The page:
Mexican President Felipe Calderon said on Sunday that the government would eliminate tariffs on wheat, corn and rice as part of a plan to counter rising food prices that have provoked street protests.
Calderon blamed high food costs on global factors, including rising energy prices, soaring food demand in China and India and the use of corn for ethanol production.
But some Mexicans point to the elimination of import protections under the North American Free Trade Agreement, or NAFTA, and several agricultural leaders said Calderon’s initiative would only hurt national producers.
Calderon, a conservative elected in 2006, also said a quota of beans would be imported tax-free and duties on powdered milk would be slashed by half. Tariffs will also end for sorghum and soy pasta.
“We will not allow the poorest families to pay the consequences of a situation created beyond our borders,” he said.
The president promised several measures to help farmers, including modernizing irrigation systems for 214,000 hectares by the end of the year. He said that would be three times faster than the current rate of 60,000 hectares per year.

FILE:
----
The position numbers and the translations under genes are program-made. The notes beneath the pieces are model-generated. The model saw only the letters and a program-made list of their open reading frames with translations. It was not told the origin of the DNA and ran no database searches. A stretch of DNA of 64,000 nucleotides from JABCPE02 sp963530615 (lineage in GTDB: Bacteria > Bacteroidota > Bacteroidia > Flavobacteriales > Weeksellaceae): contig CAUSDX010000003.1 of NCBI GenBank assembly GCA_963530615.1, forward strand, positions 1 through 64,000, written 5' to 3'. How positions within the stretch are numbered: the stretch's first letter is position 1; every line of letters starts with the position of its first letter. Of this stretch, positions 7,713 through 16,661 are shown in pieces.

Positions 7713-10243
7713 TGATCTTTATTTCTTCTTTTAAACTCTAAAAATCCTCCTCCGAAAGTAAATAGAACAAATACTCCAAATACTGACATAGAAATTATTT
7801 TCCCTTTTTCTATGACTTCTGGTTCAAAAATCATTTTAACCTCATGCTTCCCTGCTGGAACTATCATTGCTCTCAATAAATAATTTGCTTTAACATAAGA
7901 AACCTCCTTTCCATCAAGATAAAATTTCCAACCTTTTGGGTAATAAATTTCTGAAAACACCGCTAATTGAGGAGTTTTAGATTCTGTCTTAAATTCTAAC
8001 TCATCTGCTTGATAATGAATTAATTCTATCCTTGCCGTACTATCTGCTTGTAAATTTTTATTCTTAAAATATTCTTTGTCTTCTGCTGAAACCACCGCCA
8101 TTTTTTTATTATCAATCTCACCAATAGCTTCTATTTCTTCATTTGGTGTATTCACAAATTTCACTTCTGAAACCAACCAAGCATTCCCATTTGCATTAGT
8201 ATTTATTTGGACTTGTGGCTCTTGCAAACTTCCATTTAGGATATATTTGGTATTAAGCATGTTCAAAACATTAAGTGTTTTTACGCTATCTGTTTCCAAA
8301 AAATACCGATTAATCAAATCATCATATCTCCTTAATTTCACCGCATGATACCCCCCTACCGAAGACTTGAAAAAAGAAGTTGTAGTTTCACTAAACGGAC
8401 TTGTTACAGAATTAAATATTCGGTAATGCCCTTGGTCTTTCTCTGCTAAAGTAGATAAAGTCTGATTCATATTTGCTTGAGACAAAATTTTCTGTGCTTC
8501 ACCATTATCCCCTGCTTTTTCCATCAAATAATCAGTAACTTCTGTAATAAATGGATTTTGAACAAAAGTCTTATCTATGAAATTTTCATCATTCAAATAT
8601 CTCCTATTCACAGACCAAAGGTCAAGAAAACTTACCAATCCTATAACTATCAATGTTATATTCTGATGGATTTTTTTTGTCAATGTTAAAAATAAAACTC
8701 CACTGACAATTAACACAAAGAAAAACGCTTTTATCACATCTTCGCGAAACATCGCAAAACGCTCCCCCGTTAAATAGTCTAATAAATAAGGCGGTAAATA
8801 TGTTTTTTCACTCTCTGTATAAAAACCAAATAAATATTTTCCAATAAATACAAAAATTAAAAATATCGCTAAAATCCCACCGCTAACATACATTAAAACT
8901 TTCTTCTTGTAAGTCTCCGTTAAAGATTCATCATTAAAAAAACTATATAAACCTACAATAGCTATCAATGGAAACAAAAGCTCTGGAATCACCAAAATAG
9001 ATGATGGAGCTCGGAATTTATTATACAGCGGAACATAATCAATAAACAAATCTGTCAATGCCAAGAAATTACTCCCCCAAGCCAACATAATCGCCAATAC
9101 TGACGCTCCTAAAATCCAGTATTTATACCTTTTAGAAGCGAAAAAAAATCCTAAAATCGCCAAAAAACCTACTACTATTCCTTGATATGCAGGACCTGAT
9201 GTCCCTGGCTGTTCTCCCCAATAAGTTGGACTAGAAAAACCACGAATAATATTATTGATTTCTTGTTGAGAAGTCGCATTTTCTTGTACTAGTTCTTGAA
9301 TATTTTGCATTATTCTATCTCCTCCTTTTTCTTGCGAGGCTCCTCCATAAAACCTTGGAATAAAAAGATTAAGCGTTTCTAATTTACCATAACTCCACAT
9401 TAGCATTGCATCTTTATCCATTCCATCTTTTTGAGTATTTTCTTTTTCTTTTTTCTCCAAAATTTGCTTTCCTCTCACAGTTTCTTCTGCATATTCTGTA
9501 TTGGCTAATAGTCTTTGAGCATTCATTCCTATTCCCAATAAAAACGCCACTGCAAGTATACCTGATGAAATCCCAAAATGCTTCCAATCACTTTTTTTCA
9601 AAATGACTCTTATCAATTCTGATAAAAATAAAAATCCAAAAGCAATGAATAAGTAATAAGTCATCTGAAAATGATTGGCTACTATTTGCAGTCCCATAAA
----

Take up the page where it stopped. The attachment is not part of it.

Calderon said the government would abolish duties on nitrogen fertilizer and chemicals needed to manufacture fertilizer.
And he promised a preferential credit system to help about 500,000 small farmers buy fertilizer and pay after the harvest.
Mexico’s consumer prices rose 4.55 percent in the 12 months ending last month, led by the cost of tomatoes, chicken, bread, avocados, plantains and cooking oil. It was the biggest inflation increase since 2005. Last year, tortilla prices doubled, in part because of the US ethanol boom, provoking street protests.
On Sunday, farm groups accused Calderon of offering only short-term solutions that would do little to help consumers and would hurt producers.
“The government is making emergency imports, but its policy is not accompanied by a serious reflection of the failure of Mexican agriculture,” said Margarito Montes Parra, secretary-general of the General Union of Workers and Peasants.
Small farmers have long complained about dwindling government support programs such as state purchasing agencies and distribution networks.